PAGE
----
Postal workers 'attacked by dogs'
The Royal Mail has launched an inquiry into dog attacks after revealing that postal workers are suffering up to 4,000 attacks every year.
The attacks often result in severe injuries and "considerable trauma" and highlights the case for legislation to tackle dangerous dogs, said campaigners.
The independent inquiry was announced by Royal Mail chairman Donald Brydon, with the aim of making specific recommendations to reduce the number of dog attacks.
Mr Brydon said: "It is an offence to decency that good people should suffer these attacks when carrying out their daily jobs and serving the public."
Dave Joyce, national safety officer of the Communication Workers Union (CWU), which has been campaigning for years for measures to tackle dangerous dogs, said: "This is a very positive and welcome development at a key moment and will definitely raise the profile of the issue and influence the public and political debate and strengthen the case for change which is overwhelming and must not be further delayed."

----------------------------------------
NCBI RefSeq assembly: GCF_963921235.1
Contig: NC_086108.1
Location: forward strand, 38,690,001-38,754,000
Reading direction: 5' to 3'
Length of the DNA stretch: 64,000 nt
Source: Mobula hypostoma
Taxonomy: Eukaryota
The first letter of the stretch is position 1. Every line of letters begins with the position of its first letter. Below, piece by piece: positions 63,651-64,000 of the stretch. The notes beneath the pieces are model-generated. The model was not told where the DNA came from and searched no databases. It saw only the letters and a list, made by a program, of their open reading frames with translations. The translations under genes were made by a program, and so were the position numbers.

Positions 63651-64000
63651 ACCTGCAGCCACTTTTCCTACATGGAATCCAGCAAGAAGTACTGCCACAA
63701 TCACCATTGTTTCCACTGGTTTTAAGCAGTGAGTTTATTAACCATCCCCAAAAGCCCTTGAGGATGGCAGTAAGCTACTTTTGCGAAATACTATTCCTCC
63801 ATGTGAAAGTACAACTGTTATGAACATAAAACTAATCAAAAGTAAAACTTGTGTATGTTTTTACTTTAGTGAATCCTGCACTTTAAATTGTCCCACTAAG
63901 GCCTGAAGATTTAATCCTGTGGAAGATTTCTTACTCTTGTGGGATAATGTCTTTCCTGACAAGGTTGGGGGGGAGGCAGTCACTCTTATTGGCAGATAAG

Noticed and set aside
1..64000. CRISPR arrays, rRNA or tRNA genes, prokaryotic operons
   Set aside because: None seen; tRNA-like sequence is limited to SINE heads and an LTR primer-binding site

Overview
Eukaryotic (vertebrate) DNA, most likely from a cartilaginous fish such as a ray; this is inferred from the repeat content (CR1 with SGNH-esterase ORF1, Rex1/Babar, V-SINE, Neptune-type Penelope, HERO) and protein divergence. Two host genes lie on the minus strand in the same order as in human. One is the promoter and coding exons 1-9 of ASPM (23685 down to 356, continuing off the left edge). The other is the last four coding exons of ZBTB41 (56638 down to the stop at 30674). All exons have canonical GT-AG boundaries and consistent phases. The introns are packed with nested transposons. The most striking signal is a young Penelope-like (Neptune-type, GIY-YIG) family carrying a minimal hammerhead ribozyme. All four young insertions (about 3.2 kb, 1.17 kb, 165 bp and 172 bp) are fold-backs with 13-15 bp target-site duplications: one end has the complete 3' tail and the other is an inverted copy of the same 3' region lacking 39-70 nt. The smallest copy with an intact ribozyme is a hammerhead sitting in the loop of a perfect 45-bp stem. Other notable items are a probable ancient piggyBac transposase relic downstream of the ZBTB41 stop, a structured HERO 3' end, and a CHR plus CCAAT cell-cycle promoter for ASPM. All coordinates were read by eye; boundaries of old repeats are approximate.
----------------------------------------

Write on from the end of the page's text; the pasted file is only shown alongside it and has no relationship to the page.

The inquiry will be led by former high court judge Sir Gordon Langley and will study the number of attacks, which are running at between 3,500 and 4,000 a year.
More than 24,000 postmen and women have been attacked by dogs on their delivery rounds since 2006, leading the Royal Mail to spend over £100,000 on campaigns and equipment to try to reduce the risk of injury, including a device to put letters through doors to protect fingers.
Almost 400 postmen and women have taken time off sick in the past year after being attacked by a dog, while 4,100 working days have been lost, costing Royal Mail around £400,000.
The CWU said it believed up to 6,000 postal workers were attacked by dogs every year while on delivery rounds and called on the Government to strengthen the law as a matter of urgency.
The union said it received an assurance from Prime Minister David Cameron almost two years ago that he supported its campaign for tougher laws against dangerous dogs, but changes have not been made.